20 Tourists Abducted in Philippines
20 Tourists Abducted in Philippines
May. 27, 2001
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MANILA, Philippines (AP) _ The Philippine military launched a massive search by air and sea Sunday after ski-masked gunmen raided an upscale resort at dawn, then fled by boat with about 20 hostages, including three American tourists.
The kidnappers headed south into the Mindanao Sea, either toward islands that are home to Muslim extremists who took foreign hostages last year or toward Malaysia, which offered cooperation to the Philippines.
Several hours later, military chief Diomedio Villanueva said the group apparently had been tracked down. But as dark fell, the airplanes were recalled for the night, and the government would not say if it knew where the group was for certain. The sea search was continuing.
Villanueva said officials believed they knew who the kidnappers were, but he would not identify them. Speculation has focused on Abu Sayyef, the Islamic rebel group that raided a Malaysian tourist resort and took 10 foreign tourists hostage on April 23, 2000. All those hostages since been freed, some reportedly for large ransoms.
President Gloria Macapagal Arroyo ordered ``all-out war'' on Abu Sayyaf in early April, but military officials said the separatist organization has regrouped in the last two weeks.
There were concerns about the hostages' safety if a showdown developed, said Arroyo's spokesman, Rigoberto Tiglao.
``The president condemns this dastardly criminal act of desperate, ruthless bandits,'' Tiglao said. Vowing no negotiations or ransom, he said the attackers seem to have taken advantage of the widespread deployment of police and troops to stem violence related to May 14 elections.
Final results have not been released as vote totals slowly filter in from far-flung parts of the country.
The kidnappings took place at the Dos Palmas Island Resort at Honda Bay in Palawan province, about 375 miles southwest of Manila.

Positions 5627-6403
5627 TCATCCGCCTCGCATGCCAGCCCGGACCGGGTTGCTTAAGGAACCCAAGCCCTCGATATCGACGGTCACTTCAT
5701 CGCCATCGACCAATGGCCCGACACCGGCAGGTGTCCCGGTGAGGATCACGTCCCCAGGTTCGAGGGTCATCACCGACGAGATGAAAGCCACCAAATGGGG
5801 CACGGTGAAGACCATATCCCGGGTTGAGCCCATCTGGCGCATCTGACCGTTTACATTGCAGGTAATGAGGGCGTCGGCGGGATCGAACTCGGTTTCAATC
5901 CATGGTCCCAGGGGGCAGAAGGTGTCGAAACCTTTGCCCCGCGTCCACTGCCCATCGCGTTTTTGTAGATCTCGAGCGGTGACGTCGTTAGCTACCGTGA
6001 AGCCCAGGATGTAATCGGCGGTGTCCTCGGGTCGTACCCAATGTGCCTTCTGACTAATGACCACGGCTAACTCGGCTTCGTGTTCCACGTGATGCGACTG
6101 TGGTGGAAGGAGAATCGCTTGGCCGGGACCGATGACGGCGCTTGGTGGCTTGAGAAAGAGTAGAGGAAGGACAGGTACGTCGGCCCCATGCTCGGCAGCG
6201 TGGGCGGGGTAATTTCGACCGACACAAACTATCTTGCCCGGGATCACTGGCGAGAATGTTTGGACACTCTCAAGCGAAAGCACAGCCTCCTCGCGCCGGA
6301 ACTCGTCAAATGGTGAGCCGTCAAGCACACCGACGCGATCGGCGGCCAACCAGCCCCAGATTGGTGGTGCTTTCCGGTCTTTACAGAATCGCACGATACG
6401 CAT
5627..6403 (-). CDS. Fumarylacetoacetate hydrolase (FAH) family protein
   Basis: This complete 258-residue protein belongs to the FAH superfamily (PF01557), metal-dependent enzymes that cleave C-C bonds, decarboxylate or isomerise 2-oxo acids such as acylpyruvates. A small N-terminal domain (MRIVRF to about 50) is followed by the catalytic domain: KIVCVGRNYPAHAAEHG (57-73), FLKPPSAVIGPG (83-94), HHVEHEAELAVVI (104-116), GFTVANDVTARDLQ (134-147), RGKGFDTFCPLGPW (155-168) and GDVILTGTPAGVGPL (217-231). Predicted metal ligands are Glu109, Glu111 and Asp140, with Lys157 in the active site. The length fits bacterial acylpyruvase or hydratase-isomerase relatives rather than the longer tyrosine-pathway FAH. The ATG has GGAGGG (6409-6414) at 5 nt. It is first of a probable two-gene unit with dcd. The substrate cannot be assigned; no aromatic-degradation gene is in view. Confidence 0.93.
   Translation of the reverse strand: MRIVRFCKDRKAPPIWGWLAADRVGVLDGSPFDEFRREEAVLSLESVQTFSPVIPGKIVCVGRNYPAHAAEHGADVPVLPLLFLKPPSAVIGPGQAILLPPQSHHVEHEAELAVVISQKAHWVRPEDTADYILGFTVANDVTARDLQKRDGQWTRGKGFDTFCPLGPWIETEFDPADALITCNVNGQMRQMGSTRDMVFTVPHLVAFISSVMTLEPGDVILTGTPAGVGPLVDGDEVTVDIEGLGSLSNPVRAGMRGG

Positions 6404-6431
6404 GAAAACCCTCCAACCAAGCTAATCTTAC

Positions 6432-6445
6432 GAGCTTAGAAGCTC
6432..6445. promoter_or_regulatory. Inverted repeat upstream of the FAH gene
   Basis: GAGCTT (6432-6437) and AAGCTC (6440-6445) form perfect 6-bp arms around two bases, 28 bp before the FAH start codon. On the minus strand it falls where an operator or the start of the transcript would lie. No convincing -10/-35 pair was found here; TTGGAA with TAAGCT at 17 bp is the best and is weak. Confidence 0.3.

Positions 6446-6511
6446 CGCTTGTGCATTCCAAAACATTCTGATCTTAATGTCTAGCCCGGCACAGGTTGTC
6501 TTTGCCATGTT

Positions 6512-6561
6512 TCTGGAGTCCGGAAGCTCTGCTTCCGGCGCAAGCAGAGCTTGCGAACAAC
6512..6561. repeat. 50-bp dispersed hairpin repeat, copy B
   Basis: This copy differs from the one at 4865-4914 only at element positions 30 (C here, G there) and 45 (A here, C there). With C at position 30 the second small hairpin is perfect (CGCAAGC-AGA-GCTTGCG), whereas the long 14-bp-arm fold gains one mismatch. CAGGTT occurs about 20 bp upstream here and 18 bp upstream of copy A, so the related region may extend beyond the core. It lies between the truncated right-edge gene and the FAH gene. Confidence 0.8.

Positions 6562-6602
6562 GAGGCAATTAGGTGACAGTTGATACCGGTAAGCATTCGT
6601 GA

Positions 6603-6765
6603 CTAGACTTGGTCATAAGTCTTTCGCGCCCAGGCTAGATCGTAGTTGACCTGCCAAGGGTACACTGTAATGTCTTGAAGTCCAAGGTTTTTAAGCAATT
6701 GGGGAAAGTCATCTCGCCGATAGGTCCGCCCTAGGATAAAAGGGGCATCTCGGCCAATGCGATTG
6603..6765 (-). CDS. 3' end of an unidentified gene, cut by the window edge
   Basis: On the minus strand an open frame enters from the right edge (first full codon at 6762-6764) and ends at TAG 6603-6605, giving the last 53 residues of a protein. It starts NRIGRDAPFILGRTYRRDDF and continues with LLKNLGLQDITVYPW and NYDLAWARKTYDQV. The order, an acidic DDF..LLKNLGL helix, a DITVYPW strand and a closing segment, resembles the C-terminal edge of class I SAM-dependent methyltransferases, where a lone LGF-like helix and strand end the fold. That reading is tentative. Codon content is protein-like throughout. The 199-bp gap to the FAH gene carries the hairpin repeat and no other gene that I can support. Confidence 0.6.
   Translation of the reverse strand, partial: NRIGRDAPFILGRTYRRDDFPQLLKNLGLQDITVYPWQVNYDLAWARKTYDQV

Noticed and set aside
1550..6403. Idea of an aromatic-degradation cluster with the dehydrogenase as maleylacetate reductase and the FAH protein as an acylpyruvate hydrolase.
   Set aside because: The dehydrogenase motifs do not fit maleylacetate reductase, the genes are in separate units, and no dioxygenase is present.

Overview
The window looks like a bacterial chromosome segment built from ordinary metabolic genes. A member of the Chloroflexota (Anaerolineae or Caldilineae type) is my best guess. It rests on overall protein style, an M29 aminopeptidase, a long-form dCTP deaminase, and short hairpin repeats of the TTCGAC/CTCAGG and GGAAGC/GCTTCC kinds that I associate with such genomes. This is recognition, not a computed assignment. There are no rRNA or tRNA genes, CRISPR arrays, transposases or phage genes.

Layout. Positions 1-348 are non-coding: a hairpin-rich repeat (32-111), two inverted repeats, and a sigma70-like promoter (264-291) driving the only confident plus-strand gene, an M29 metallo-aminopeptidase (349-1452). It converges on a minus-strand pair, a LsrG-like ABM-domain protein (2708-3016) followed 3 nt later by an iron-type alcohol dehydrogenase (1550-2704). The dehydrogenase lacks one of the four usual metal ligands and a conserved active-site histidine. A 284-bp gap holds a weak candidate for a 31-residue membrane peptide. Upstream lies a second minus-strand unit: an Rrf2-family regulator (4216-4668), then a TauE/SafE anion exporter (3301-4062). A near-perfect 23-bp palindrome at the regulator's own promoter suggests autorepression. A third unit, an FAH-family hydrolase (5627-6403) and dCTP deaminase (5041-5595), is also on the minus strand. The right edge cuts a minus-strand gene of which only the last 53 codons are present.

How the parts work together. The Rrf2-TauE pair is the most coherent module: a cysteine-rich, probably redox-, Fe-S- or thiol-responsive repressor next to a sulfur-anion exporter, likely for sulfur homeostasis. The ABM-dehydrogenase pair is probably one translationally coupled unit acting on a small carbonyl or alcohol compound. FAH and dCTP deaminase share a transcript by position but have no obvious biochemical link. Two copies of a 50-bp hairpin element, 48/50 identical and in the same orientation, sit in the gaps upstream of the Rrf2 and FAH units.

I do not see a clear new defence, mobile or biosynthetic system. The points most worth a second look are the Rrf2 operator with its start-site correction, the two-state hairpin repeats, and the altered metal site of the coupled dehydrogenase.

Military officials said two dozen men in ski masks took guests and resort staffers at gunpoint in a raid that lasted about 15 minutes. The guests were believed to include 13 Chinese Filipinos, three Americans and at least one child.
Two of the Americans were identified as Martin and Gracia Burnham, missionaries from Wichita, Kan., who have lived in the Philippines since 1986 and have been working for the New Tribes Mission, said Tim Grossman, who was at the organization's Manila office Sunday.
Martin has spent most of his live in the Philippines, Grossman said, and the couple _ both children of missionaries _ had been living in Nueva Vizcaya province in the northern part of the country. He said mission members heard of the abduction while at church.
``Our folks were on a break at the resort, and had just been there for one day. It looks like they happened to be in the wrong place, I think,'' said Scott Ross, a mission spokesman. Ross, who spoke from the mission's headquarters in Sanford, Fla., said the couple has three children, but would not say where they were.
Ross said the mission is Protestant but not affiliated with any particular denomination. He said it was founded in 1942 and now has about 3,500 missionaries in 27 countries.
The other American was listed in the resort guestbook as Guillermo Sobero, who was to mark his 40th birthday on Tuesday.
``We are in close contact with Philippine officials and we look to the Philippine government to secure the safe release of the victims,'' a U.S. Embassy statement said. ``Americans traveling in the Philippines should review their security arrangements and check with the U.S. Embassy for the latest security information.''
Military officials said planes and navy ships were deployed to search for the abductors and their captives in Mindanao's high seas, many areas of which have long been plagued by Muslim separatists, pirates and other outlaws.
``Don't worry. We're doing everything we can to get them,'' added Capt. Djo Jalandoni, with the military's western command.
Jalandoni said the abductors might be headed to Jolo Island, where Abu Sayyaf is based. A guard at Dos Palmas, Rudy Gorgonia, said the abductors spoke Tausug, a dialect spoken in southern Jolo.
Palawan Gov. Joel Reyes offered a reward of $20,000 for information leading to the captives' release.
Malaysian Ambassador Manzoor Hussein Arshad said the Philippines had asked for help in preventing the boat from entering Malaysian waters. Malaysia's national news agency, Bernama, reported that security forces in Sabah state on Borneo island have been put on high alert.
A staffer at the 50-acre island resort, contacted by telephone by The Associated Press, said police and the military have secured Dos Palmas. Opened in 1998, it has about 50 hotel rooms and seaside cottages _ some built on stilts in a bay.
A military spokesman, Edilberto Adan, said Sunday's kidnappings appear to be unconnected to two attacks this past week.
On Thursday, armed men abducted a ferry carrying 42 people, later releasing the passengers but keeping four sailors. Police said the abductors were likely members of Abu Sayyaf, which says it is fighting for a separate Islamic state in the southern Philippines.
On Tuesday, dozens of gunmen tried to storm a tourist resort, killing two workers. Investigators originally suspected Abu Sayyaf, but Tourism Secretary Richard Gordon blamed pirates trying to capture a speedboat.